First, the course and purpose of reunification should be set clearly. Reunification should raise the quality of life for all of the Korean people and fully embody individual freedom, human right, and human dignity. As long as the course and purpose of reunification are clearly decided, I do not think the final form of reunification needs to be predefined.
Second, the most urgent and vital task in the present phase toward reunification is establishing a solid framework for peace on the Korean Peninsula. In order to bid farewell to the precarious peace of the last half century and build a sturdy system of peace, it is imperative to set up a foundation for economic and social stability in North Korea and for joint growth.
To that end, inter-Korean exchanges of both goods and services should be further encouraged with a particular focus on strengthening economic cooperation.
Next, cooperation from the international community for North Korea must be obtained in order to establish an order of peace. Backed by a steadfast Korea-U.S. alliance, South Korea should spare no assistance in bringing North Korea into the fold of the global community as a responsible member.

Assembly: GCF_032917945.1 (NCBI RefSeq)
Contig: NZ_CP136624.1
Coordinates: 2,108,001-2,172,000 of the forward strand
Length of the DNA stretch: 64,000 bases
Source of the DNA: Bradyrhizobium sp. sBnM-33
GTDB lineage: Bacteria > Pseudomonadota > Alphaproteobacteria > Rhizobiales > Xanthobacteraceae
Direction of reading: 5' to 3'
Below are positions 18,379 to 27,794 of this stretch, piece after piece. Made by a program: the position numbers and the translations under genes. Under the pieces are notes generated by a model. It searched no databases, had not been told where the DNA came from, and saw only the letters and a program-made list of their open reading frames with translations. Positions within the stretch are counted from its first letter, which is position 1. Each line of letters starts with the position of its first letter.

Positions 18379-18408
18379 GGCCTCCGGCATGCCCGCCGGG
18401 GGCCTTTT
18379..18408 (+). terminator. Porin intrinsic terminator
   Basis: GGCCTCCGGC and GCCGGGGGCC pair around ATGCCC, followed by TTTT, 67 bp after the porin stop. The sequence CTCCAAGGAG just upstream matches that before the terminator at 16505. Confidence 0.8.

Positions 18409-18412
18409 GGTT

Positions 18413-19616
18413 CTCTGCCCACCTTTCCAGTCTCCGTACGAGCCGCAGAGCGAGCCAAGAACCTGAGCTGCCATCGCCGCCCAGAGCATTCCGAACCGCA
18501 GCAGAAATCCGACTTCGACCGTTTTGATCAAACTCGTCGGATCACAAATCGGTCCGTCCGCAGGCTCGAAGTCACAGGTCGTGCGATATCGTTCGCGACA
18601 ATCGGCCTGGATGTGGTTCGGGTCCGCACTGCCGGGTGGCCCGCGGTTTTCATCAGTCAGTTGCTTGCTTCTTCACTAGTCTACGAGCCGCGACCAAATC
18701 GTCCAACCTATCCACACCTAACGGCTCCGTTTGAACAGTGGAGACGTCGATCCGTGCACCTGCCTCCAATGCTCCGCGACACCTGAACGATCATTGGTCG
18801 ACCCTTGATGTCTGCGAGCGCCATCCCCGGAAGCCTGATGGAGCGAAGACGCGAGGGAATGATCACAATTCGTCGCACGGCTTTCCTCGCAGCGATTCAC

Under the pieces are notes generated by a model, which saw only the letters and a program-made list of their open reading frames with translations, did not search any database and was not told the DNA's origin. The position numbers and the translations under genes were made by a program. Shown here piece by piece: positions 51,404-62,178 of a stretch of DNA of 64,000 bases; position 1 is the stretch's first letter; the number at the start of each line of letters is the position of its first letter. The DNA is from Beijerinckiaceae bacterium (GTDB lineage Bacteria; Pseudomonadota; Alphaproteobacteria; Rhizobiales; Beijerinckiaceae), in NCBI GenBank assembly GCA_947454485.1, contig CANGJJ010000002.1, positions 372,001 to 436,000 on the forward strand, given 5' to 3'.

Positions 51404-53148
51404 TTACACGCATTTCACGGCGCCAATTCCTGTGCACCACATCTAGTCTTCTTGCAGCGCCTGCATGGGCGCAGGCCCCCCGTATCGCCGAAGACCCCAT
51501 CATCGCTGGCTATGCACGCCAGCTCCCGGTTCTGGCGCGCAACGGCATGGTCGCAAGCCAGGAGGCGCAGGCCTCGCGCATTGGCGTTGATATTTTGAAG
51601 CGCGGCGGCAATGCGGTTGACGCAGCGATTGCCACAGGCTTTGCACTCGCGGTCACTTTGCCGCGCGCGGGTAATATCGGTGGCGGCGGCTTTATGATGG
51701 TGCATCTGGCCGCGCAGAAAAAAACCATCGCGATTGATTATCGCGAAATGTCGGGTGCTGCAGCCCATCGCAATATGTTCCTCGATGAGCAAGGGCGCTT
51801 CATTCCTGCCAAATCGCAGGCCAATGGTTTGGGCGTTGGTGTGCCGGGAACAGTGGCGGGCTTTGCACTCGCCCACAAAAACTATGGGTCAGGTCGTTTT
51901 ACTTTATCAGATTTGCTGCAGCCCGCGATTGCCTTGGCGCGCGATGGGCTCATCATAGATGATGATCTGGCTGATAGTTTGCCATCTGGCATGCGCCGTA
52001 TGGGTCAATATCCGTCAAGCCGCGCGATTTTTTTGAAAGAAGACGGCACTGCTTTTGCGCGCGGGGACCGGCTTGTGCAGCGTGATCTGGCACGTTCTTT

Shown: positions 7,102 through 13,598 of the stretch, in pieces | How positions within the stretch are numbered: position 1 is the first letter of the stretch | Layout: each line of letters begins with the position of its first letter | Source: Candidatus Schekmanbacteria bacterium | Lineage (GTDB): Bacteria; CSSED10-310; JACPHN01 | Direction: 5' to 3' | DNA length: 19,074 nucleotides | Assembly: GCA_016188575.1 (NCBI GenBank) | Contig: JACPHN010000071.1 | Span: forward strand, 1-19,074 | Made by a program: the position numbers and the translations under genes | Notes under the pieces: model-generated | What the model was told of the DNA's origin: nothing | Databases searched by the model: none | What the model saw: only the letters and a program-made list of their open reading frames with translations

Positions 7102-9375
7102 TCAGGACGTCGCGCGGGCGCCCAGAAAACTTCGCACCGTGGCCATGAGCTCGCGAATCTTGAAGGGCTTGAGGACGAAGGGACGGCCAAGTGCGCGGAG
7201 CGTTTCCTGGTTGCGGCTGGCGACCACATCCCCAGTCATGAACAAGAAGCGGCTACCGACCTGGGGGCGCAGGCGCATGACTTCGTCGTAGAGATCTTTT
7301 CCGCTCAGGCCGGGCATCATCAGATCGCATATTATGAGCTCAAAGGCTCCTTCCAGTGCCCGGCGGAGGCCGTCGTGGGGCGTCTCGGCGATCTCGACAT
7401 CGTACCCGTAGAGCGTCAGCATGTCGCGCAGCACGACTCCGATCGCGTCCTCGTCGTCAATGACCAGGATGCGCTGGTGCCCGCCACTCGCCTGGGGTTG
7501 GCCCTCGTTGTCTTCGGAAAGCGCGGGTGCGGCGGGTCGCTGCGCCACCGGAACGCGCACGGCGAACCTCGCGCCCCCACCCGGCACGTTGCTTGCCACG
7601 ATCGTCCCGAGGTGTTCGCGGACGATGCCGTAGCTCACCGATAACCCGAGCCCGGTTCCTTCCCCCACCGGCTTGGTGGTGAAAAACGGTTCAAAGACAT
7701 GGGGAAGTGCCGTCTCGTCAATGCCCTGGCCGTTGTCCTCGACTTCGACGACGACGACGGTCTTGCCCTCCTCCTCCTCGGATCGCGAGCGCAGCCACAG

South Korea’s diplomatic capabilities should be fully mobilized so that Pyeongyang could form normal ties with the United States and Japan. The establishment of genuine peace is possible only when North Korea works earnestly to join the international community and build trust between the two Koreas.
Lastly, the North Korean nuclear issue must be resolved thoroughly in order to achieve genuine peace on the Korean Peninsula.
The fourth six-party nuclear talks slated for late September is at the risk of being postponed or completely cancelled, which by all means undermines the attempt to bring peace to North Korea, as well as the Korean Peninsula and the entire Northeast Asian region.
The Korean government should strengthen its coalition with the parties involved with the nuclear talks to convince the North Korean leadership that the only way for it to survive in today’s world is to give up its nuclear ambition.
* Park Geun-hye, chairwoman of the opposition Grand National Party, delivered this address, which is published in an abridged form, at the Asia-Europe Press Forum 2004 in Seoul on Tuesday.
by Park Geun-hye